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2000 vintage red Wine by Chateau Lynch Bages from Bordeaux, FranceRead more...
In '95, the sheer power of Lynch-Bages is incredible. It's impacted with flavor, dark, dense, yet vibrant. The extract built into the wine suppress... Read more
There's a relaxed feel to this wine. Cazes's team can dress Lynch-Bages in the black-tie formality of a first growth, but the wine is still lovely ... Read more
The Cazes family has polished the rustic charms of the Lynch-Bages to the point that this fifth growth performs at the level of a top second in the... Read more
Food Pairings for Château Lynch Bages Pauillac Lightly Bin-Soiled Label Corroded Capsule
External Reviews for Château Lynch Bages Pauillac Lightly Bin-Soiled Label Corroded Capsule
In '95, the sheer power of Lynch-Bages is incredible. It's impacted with flavor, dark, dense, yet vibrant. The extract built into the wine suppresses so much of the flavor that it only begins to emerge long into the finish, crawling out from under the tannins like a creature from the deep. A monster, but one who's forgiving, exuberant and easy-going. A remarkable achievement from Jean-Michel Cazes and Daniel Llose, there is no other fifth growth like Lynch-Bages - not a fourth, nor a third. It may not be as classy as some of the seconds, but it holds much interest.
There's a relaxed feel to this wine. Cazes's team can dress Lynch-Bages in the black-tie formality of a first growth, but the wine is still lovely - a touch of gaminess makes it friendly rather that ponderous. There's something ethereal about its tannins, like a chocolate truffle melting in the mouth. (Daniel Llose used 80 percent new oak for this vintage; the yields were short so there were more new barrels to go around, and at a tannic index of 82, the wine could handle it). Pure black cherry flavor saturates the wine in freshness; the complexity is intriguing and silken rather than aggressive. This should be readily accessible at ten to 20 years of age and should thrive for years after.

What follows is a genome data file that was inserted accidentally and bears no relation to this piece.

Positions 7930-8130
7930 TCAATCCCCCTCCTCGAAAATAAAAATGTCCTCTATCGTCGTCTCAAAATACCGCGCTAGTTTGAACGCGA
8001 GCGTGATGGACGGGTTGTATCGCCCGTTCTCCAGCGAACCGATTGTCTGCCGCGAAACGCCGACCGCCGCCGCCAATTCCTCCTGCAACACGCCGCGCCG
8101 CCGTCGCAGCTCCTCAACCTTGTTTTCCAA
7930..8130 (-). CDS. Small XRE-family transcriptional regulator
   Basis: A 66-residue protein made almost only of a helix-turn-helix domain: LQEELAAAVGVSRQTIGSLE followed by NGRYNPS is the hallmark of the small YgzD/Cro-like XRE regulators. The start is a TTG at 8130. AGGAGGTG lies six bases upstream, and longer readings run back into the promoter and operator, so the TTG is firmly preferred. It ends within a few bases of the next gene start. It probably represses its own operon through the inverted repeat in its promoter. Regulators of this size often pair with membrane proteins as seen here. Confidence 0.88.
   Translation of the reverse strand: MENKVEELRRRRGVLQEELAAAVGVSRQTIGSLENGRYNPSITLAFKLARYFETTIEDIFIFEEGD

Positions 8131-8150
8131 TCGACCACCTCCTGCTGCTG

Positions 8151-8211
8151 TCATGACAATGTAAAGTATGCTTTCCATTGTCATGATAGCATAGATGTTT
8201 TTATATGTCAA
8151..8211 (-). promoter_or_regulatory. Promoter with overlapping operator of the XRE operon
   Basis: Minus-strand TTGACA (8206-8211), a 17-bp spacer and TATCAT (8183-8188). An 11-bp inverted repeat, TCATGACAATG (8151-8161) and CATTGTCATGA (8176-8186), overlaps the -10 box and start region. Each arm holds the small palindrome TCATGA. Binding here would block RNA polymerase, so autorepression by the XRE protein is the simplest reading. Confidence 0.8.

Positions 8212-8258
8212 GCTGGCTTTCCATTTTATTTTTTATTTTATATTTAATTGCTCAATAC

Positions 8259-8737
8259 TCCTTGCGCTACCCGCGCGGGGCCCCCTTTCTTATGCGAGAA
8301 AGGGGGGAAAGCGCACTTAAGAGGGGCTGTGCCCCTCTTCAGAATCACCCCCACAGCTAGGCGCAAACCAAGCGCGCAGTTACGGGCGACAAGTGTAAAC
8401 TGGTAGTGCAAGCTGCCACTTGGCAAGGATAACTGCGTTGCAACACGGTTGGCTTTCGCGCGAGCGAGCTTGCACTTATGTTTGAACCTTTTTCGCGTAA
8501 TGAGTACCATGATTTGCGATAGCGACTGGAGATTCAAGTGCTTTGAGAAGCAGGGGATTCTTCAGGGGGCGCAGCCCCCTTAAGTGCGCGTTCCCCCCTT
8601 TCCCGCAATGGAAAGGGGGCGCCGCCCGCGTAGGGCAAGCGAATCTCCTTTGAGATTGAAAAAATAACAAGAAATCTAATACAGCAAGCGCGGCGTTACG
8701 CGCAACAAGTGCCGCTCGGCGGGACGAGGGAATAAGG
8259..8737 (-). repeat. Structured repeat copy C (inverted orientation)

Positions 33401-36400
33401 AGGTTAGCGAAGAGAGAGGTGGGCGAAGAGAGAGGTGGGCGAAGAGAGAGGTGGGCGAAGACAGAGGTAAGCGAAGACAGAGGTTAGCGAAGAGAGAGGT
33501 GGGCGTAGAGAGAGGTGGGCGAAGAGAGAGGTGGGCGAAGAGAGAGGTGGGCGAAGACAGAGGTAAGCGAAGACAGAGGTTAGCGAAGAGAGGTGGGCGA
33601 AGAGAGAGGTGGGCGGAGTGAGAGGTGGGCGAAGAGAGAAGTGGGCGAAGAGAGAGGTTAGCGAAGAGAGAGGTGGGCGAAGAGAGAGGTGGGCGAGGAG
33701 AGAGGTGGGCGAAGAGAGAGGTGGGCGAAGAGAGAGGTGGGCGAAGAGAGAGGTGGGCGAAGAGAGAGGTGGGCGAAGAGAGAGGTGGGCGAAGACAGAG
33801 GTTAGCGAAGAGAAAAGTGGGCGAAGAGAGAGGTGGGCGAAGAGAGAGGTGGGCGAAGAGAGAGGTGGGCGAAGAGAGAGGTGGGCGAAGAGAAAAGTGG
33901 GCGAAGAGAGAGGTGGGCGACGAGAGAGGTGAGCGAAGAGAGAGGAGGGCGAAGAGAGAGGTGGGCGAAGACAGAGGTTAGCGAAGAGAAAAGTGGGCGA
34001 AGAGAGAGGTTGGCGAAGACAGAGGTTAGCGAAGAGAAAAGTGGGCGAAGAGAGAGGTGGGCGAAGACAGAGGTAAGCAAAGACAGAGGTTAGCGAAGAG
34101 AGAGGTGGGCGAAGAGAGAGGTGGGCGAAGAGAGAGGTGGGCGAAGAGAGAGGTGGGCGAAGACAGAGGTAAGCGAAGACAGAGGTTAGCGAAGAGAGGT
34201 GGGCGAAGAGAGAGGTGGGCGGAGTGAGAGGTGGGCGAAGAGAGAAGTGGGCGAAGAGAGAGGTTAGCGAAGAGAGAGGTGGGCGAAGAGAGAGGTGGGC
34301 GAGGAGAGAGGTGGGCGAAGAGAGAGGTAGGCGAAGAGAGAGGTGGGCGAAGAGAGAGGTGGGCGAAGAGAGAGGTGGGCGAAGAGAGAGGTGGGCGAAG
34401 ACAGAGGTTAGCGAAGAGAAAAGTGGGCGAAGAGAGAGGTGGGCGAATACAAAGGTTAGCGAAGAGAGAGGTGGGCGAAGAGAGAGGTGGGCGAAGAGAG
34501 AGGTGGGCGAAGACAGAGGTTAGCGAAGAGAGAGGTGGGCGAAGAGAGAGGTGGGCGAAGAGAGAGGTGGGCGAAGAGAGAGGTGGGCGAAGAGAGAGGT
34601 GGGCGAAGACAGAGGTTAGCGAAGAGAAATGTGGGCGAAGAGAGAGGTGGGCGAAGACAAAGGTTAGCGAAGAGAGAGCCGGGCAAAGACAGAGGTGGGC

The Cazes family has polished the rustic charms of the Lynch-Bages to the point that this fifth growth performs at the level of a top second in the best vintages. But in a more challenging vintage like '94, the terroir just can't quite keep up. Here, Cinderella is back from the ball, and the polish has fallen away to reveal a more straightforward beauty. This is a comfortable, country-style Pauillac, its fruit inky with red currant and gamy flavors. The tannins are forceful, but well integrated with the potent fruit. It's a bloody wine for steak tartare.
Lynch-Bages has always had an old-style Bordeaux charm. Even now, dressed as it is in the trappings of a super-second, the wine shows its more humble graces. The surface is sleek, the texture soft as velvet, the fruit fleshy and giving an earthy spice. A hint of red fruit syrup shows the ripeness of the vintage. Ten years out, the wine will be as much at home on a table at Cordeillon-Bages as on a picnic in the Hebrides.
Jean-Michel Cazes has coaxed greatness out of Lynch-Bages for so many years that it's easy to forget this terroir is a fifth growth. In a vintage like 2001 it gives more generous Bourgeois satisfaction than aristocratic pretension. The wine is still sleek and formidable, but in a homey way, the herbal scents of rosemary honey and ripe, succulent plum make this hard to resist. Decant it for roast agneau de Pauillac; the wine will probably be best around eight to ten years from the vintage.
Gorgeous aromas of plum. blackberries and licorice, with hints of mineral. Full-bodied, with full, silky tannins and a long, long finish. Big and solid. Fantastic. If you love Lynch, you wonandrsquo;t be disappointed. Best after 2010.
It’s French, it’s expensive, it’s not ready to drink, it’s in short supply, like so many of Bordeaux’s 2000s, it is the best wine to come from this estate in a decade, and chances are, by the time the current aversion to “buying French” wanes, wines like this will be gone. I’m not sure how I’m going to be feeling about the French in 15 years, but I have a pretty good idea of what I’ll think of this wine.
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